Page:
Mars Global Surveyor
Mars Orbiter Camera

Schiaparelli's Sedimentary Rocks

MGS MOC Release No. MOC2-874, 9 October 2004

NASA/JPL/Malin Space Science Systems

Schiaparelli Basin is a large, 470 kilometer (~292 miles) impact crater located east of Sinus Meridiani. The basin might once have been the site of a large lake--that is, if the sedimentary rocks exposed on its northwestern floor were deposited in water. This Mars Global Surveyor (MGS) Mars Orbiter Camera (MOC) image shows a 1.5 meter per pixel (5 ft per pixel) view of some of the light-toned, finely-bedded sedimentary rocks in northwestern Schiaparelli. The image is located near 1.0°S, 346.0°W, and covers an area about 3 km (1.9 mi) wide. Sunlight illuminates the scene from the left.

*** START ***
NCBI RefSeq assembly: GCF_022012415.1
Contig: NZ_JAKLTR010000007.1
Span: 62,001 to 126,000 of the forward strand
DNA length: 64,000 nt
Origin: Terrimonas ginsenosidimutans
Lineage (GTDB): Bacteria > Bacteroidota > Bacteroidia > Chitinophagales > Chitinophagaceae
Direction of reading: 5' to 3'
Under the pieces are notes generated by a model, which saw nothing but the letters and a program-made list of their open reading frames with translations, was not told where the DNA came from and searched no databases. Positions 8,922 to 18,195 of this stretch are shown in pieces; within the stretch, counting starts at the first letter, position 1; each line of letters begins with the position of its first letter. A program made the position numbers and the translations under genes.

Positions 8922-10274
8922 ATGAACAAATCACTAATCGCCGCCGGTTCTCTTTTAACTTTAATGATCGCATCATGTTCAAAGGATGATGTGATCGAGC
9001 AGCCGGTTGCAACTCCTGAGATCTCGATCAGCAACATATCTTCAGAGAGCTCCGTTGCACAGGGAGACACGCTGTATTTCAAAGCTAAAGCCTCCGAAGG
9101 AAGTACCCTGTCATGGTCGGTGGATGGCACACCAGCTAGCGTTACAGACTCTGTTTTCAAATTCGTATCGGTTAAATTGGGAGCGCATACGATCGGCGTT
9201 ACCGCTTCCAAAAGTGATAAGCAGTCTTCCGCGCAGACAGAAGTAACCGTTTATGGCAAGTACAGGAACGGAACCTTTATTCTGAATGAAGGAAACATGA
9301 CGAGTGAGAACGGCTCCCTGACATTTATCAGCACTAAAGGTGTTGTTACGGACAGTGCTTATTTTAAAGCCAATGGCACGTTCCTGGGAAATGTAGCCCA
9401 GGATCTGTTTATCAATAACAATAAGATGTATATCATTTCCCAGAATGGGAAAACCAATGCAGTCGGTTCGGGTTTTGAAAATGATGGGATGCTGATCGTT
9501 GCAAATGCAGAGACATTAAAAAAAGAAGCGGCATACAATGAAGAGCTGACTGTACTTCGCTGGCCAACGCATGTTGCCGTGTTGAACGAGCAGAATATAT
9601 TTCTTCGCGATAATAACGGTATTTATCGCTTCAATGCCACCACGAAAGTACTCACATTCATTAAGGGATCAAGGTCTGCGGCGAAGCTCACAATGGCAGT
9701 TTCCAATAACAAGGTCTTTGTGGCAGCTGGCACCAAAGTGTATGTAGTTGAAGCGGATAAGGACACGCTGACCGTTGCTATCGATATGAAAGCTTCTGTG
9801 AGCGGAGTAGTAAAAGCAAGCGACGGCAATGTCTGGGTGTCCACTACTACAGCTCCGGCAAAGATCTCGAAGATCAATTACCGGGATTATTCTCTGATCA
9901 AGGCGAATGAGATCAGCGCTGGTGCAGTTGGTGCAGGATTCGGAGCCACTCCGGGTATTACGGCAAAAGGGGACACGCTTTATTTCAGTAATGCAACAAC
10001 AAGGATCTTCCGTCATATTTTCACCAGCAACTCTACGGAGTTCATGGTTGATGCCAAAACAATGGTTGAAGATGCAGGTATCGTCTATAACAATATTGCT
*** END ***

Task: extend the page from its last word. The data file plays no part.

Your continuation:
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Malin Space Science Systems and the California Institute of Technology built the MOC using spare hardware from the Mars Observer mission. MSSS operates the camera from its facilities in San Diego, California. The Jet Propulsion Laboratory's Mars Surveyor Operations Project operates the Mars Global Surveyor spacecraft with its industrial partner, Lockheed Martin Astronautics, from facilities in Pasadena, California and Denver, Colorado.

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